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Influence of low calcium and low pH on melting characteristics of model Raclette cheese

Influence of low calcium and low pH on melting characteristics of model Raclette cheese The aim of this study was to demonstrate the influence of calcium (Ca) reduction on model Raclette cheese meltability using different technological and chemical methods. Analysis was carried out on the detailed chemical, textural and rheological properties of six different model Raclette cheeses: control Raclette cheese manufacture (CON); pre-ripening (PRE) of the cheese milk; and addition of either 50 or 25 g of citric acid to the wash water (CA50 and CA25) and addition of either 70 or 35 g of lactic acid to the wash water (LA70 and LA35). The compositional analysis of the samples was carried out within the first 24 h of manufacture and after 14 weeks of ripening. In particular, total calcium, insoluble calcium (Insol Ca), nitrogen fractions and pH were examined as they were considered important parameters for meltability. Total Ca and Insol Ca were both remarkably reduced in CA50 and CA25, and were increased in PRE, LA70 and LA35 compared to the CON. The results of this study suggest that citric acid in the wash water lowered the pH value of the Raclette cheese and chelated Ca from the colloidal calcium phosphate, but also changed the rheologically determined melting properties. Various parameters of the small amplitude oscillatory shear test as well as the increase in the force in the compression test and the elevated softening and dropping points all indicated a firmer texture of the CA50 and CA25 cheeses. However, the sensory data for CA50 revealed good “viscous”, “ropy” and “gummy” properties of the melted cheese. The apparent discrepancy between the sensory sensation and the rheological data seems to be related to changes in the water-binding capacity of the protein matrix. http://www.deepdyve.com/assets/images/DeepDyve-Logo-lg.png Dairy Science & Technology Springer Journals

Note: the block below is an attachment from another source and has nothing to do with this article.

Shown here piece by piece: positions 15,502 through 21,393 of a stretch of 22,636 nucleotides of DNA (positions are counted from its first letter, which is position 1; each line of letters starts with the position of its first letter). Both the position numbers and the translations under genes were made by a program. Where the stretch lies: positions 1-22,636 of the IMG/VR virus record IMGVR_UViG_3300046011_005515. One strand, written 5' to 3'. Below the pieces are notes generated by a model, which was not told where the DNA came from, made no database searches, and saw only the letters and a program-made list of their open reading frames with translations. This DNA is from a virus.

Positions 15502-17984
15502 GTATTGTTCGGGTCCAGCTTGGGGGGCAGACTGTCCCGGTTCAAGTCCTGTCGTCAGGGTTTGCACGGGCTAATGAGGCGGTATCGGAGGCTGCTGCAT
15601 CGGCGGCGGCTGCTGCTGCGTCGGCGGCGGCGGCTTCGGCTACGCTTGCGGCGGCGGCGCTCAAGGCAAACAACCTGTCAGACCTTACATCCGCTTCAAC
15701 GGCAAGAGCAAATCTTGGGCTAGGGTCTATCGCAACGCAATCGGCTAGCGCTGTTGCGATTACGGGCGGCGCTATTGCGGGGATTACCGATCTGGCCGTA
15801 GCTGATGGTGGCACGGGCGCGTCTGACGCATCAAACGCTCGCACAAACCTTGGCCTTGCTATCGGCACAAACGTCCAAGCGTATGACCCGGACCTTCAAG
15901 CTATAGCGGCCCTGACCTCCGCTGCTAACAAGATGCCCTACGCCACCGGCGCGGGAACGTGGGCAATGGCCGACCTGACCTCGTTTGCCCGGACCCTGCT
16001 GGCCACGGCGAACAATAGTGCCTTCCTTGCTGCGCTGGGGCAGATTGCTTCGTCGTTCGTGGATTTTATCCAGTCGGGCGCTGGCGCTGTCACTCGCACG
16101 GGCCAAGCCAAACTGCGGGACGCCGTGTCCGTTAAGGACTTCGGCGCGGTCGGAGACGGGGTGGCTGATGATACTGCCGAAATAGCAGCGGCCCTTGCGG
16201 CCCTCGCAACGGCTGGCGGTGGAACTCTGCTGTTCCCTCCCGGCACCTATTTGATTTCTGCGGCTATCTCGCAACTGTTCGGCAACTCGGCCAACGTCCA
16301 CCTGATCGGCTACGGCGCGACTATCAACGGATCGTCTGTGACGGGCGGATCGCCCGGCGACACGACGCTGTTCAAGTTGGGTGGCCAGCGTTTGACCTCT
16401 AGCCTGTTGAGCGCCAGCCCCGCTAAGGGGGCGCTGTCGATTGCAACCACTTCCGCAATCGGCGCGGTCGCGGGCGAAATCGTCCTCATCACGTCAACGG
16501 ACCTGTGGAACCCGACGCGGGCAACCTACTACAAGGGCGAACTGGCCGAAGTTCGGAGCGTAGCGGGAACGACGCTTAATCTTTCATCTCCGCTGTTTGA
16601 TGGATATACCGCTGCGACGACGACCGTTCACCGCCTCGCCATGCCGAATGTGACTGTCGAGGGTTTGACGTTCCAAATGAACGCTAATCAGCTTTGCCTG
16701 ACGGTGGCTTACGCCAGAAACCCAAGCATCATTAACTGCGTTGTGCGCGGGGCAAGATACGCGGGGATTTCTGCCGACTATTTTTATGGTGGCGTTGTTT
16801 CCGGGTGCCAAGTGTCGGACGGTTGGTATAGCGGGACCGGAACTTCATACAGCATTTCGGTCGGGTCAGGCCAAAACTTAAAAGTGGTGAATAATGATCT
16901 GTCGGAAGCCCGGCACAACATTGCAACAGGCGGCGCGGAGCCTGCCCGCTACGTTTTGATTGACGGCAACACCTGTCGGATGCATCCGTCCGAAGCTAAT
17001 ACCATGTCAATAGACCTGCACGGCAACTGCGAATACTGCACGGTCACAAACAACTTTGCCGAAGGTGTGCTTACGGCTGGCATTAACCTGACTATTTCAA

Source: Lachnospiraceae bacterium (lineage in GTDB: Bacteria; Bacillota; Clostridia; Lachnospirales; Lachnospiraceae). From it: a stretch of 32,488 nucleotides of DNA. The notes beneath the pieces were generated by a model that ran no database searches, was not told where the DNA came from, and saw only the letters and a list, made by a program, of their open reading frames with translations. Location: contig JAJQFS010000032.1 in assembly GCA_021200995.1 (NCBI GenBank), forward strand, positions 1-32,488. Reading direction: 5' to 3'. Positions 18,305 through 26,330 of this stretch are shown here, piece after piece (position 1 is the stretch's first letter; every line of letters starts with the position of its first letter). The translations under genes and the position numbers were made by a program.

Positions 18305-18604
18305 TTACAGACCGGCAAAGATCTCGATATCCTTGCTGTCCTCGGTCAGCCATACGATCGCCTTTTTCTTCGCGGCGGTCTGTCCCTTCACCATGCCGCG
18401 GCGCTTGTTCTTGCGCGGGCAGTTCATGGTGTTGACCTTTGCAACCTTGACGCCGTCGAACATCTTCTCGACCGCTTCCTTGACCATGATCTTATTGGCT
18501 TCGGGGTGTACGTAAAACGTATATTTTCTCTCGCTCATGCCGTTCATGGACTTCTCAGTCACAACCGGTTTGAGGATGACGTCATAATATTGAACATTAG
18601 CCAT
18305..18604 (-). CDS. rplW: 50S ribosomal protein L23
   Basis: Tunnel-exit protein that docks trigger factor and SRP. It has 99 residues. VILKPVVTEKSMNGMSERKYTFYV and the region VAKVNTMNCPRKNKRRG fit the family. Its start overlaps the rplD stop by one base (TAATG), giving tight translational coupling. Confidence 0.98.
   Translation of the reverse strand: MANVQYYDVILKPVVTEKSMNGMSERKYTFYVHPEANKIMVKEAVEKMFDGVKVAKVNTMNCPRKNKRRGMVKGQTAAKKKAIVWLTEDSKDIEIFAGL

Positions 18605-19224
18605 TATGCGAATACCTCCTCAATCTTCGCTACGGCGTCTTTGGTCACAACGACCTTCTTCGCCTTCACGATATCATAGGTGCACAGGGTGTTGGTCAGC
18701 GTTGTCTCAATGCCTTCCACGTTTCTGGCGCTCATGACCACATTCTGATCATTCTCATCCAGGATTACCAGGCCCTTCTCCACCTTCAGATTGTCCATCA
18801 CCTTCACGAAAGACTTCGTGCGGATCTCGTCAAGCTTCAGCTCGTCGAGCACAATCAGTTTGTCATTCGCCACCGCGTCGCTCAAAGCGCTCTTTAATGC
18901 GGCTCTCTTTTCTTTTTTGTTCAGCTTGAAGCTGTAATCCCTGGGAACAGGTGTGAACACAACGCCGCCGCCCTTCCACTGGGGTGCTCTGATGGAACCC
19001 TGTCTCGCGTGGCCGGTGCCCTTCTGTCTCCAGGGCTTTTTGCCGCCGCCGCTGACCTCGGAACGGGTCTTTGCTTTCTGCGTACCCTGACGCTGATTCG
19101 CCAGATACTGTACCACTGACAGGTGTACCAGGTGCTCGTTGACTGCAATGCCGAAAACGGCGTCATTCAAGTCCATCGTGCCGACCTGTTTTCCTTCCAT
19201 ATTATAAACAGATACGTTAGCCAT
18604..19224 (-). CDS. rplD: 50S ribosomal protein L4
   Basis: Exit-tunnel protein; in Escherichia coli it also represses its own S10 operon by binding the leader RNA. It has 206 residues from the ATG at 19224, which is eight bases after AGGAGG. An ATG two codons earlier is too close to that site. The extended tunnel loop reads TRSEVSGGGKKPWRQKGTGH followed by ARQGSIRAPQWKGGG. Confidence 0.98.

Influence of low calcium and low pH on melting characteristics of model Raclette cheese

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Publisher
Springer Journals
Copyright
Copyright © 2009 by Springer S+B Media B.V.
Subject
Chemistry; Food Science; Agriculture; Microbiology
ISSN
1958-5586
eISSN
1958-5594
DOI
10.1051/dst/2009025
Publisher site
See Article on Publisher Site

Abstract

The aim of this study was to demonstrate the influence of calcium (Ca) reduction on model Raclette cheese meltability using different technological and chemical methods. Analysis was carried out on the detailed chemical, textural and rheological properties of six different model Raclette cheeses: control Raclette cheese manufacture (CON); pre-ripening (PRE) of the cheese milk; and addition of either 50 or 25 g of citric acid to the wash water (CA50 and CA25) and addition of either 70 or 35 g of lactic acid to the wash water (LA70 and LA35). The compositional analysis of the samples was carried out within the first 24 h of manufacture and after 14 weeks of ripening. In particular, total calcium, insoluble calcium (Insol Ca), nitrogen fractions and pH were examined as they were considered important parameters for meltability. Total Ca and Insol Ca were both remarkably reduced in CA50 and CA25, and were increased in PRE, LA70 and LA35 compared to the CON. The results of this study suggest that citric acid in the wash water lowered the pH value of the Raclette cheese and chelated Ca from the colloidal calcium phosphate, but also changed the rheologically determined melting properties. Various parameters of the small amplitude oscillatory shear test as well as the increase in the force in the compression test and the elevated softening and dropping points all indicated a firmer texture of the CA50 and CA25 cheeses. However, the sensory data for CA50 revealed good “viscous”, “ropy” and “gummy” properties of the melted cheese. The apparent discrepancy between the sensory sensation and the rheological data seems to be related to changes in the water-binding capacity of the protein matrix.

Journal

Dairy Science & TechnologySpringer Journals

Published: May 21, 2011

References